To make things even a bit more confusing, the codes used and the edits that go along with them are not discipline specific. This plays a tricky role in the skilled nursing facility setting, where PT, OT and Speech services are typically billed monthly and are all on the same billing claim (vs a private practice that would only bill for 1 discipline.) So for example, if PT provided gait training (97116) and OT provided therapeutic activity (97530), the billing claim would need Modifier 59 on the 97116 charge to allow for payment of both codes, otherwise, the NCCI edit would only allow payment for 1 code. Since PT and OT were provided at separate and distinct times, Modifier 59 is appropriate. The problem presents when the facility has to recognize the need for the code and apply it manually, as all discipline charges need to be reviewed at the end of each billable day to see if the edits are present. Therapists can not be expected to apply Modifier 59 to their daily charges as the charges for all disciplines will need to be entered and reviewed prior to determining if Modifier 59 is needed and where it needs to be applied. (If PT provided gait training in the morning and  OT provided therapeutic activity in the afternoon, how would PT know to apply the Modifier 59 to their gait charge?)

Modifier 59 is the most widely used modifier, has multiple purposes,  and is associated with considerable abuse leading to reviews, appeals and even civil fraud and abuse cases, per CMS in Transmittal 1422. CMS reports that 2013 data showed a possible $320-450 million projected error totals related to modifiers, particularly 59. CMS believes that adding more precise coding options to Modifier 59 will help reduce the errors associated with this overpayment.

 So what are the new codes?

CMS has defined four new HCPCS modifiers to selectively identify subsets of Modifier 59:

• XE Separate Encounter, A Service That Is Distinct Because It Occurred During A Separate Encounter **This may be appropriate for Therapy**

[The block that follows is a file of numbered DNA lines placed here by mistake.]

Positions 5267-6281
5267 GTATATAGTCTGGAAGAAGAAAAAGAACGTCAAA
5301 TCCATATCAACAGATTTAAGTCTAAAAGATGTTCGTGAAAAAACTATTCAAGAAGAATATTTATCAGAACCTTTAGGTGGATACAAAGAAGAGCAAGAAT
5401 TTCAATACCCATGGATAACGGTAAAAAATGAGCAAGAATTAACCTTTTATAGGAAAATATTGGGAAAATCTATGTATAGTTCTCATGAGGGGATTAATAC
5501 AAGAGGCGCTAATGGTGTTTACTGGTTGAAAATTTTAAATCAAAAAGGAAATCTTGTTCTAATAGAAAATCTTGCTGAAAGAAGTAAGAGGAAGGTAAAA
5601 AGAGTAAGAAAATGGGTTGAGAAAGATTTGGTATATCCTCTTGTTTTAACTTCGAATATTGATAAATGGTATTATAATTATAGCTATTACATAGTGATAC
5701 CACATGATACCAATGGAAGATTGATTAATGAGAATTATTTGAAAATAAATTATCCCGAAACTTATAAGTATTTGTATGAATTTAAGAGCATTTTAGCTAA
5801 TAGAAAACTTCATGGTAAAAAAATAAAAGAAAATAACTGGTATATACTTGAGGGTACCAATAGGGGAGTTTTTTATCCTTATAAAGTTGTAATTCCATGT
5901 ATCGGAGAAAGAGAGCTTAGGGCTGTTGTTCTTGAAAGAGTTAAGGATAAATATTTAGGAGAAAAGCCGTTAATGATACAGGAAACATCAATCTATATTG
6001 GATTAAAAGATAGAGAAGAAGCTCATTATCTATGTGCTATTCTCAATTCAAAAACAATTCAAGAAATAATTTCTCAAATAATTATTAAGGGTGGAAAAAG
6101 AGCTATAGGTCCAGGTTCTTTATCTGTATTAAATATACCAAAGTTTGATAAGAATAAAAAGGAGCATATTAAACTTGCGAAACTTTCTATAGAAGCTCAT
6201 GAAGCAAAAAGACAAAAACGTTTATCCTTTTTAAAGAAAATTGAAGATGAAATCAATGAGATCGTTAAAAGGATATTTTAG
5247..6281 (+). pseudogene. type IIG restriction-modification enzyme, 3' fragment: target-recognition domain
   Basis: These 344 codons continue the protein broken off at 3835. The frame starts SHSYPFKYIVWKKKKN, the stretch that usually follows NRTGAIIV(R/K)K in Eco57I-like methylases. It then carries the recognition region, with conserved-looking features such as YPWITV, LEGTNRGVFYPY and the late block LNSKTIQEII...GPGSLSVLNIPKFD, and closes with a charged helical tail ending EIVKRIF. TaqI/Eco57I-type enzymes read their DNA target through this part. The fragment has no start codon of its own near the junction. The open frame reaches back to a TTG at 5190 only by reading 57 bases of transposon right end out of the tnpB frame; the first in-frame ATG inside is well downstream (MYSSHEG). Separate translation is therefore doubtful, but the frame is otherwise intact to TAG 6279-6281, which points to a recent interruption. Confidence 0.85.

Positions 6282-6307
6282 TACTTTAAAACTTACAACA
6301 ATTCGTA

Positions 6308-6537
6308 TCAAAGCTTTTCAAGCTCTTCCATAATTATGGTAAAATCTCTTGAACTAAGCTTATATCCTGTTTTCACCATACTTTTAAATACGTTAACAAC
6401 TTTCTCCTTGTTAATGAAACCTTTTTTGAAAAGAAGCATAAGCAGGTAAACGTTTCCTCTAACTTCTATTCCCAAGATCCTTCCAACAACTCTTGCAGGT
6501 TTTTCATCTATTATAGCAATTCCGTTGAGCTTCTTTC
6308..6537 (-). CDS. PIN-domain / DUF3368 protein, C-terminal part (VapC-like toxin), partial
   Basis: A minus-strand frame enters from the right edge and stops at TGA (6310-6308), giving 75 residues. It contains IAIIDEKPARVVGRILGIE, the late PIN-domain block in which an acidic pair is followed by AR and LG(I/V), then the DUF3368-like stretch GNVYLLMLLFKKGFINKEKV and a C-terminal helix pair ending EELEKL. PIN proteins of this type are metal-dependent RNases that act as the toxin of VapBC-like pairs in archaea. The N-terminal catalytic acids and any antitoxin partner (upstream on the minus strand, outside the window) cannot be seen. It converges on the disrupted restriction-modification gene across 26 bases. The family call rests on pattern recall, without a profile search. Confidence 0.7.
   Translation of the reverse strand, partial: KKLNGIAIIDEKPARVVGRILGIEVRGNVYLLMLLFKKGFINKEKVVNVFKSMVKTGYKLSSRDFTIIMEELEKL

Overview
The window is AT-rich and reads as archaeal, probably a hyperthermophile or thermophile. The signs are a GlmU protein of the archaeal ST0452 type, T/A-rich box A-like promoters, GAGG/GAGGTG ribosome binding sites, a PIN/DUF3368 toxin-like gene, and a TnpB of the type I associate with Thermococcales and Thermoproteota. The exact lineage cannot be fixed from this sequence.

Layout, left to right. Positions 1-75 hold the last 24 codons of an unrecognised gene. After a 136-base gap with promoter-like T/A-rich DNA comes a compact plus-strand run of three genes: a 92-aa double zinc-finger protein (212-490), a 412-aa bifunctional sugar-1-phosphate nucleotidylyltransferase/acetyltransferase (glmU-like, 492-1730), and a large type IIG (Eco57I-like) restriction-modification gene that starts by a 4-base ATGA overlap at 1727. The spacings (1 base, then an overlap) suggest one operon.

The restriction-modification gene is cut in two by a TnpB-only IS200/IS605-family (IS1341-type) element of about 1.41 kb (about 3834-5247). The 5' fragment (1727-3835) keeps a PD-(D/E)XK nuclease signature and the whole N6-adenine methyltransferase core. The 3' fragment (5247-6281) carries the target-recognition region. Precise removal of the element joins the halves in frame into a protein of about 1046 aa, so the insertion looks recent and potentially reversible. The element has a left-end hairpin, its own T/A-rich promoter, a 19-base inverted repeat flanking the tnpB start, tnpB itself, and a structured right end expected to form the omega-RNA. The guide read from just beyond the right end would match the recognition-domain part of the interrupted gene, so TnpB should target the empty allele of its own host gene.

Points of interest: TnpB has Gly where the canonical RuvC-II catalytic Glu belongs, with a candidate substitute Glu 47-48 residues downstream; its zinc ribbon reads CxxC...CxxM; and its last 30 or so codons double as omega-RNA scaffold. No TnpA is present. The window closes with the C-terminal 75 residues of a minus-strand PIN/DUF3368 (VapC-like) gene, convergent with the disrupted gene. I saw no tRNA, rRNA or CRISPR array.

• XS Separate Structure, A Service That Is Distinct Because It Was Performed On A Separate Organ/Structure
• XP Separate Practitioner, A Service That Is Distinct Because It Was Performed By A Different Practitioner **This may be appropriate for Therapy**
• XU Unusual Non-Overlapping Service, The Use Of A Service That Is Distinct Because It Does Not Overlap Usual Components Of The Main Service

These modifiers, collectively referred to as -X{EPSU} modifiers, define specific subsets of Modifier 59. CMS stated they will not stop recognizing  Modifier 59 but notes that  the modifier should not be used when a more descriptive modifier above is available. CMS will continue to recognize Modifier 59 in many instances but may selectively require a more specific  modifier for billing certain codes in the near future.

How will this change our practice?

On January 1st, CMS will initially accept either Modifier 59 or a more selective – X{EPSU} modifier as correct coding. CMS is encouraging providers to transition to the new modifiers even before the NCCI edits are put in place, and are informing Medicare contractors that they have the OK to start requiring the new modifiers as needed.

The APTA, working hard for their members, requested clarification from CMS on the new modifier use. The APTA reported that per CMS, therapists could “keep on using Modifier 59 in reimbursement claims to indicate that a HCPCS represents a service that is separate and distinct from another service to which it is paired under the Correct Coding Initiative (CCI) program.”

So, the bottom line, therapists can wait it out a bit, as noted in Transmittal  1422 , and continue to use Modifier 59 until more specific edits are released requiring the above new codes, which is expected to be in early January.

Some helpful resources:

Any questions, Just Ask!

In Your Corner,



Dolores Montero, PT, DPT, GCS, RAC-CT, RAC-CTA

SNF Therapy & MDS Compliance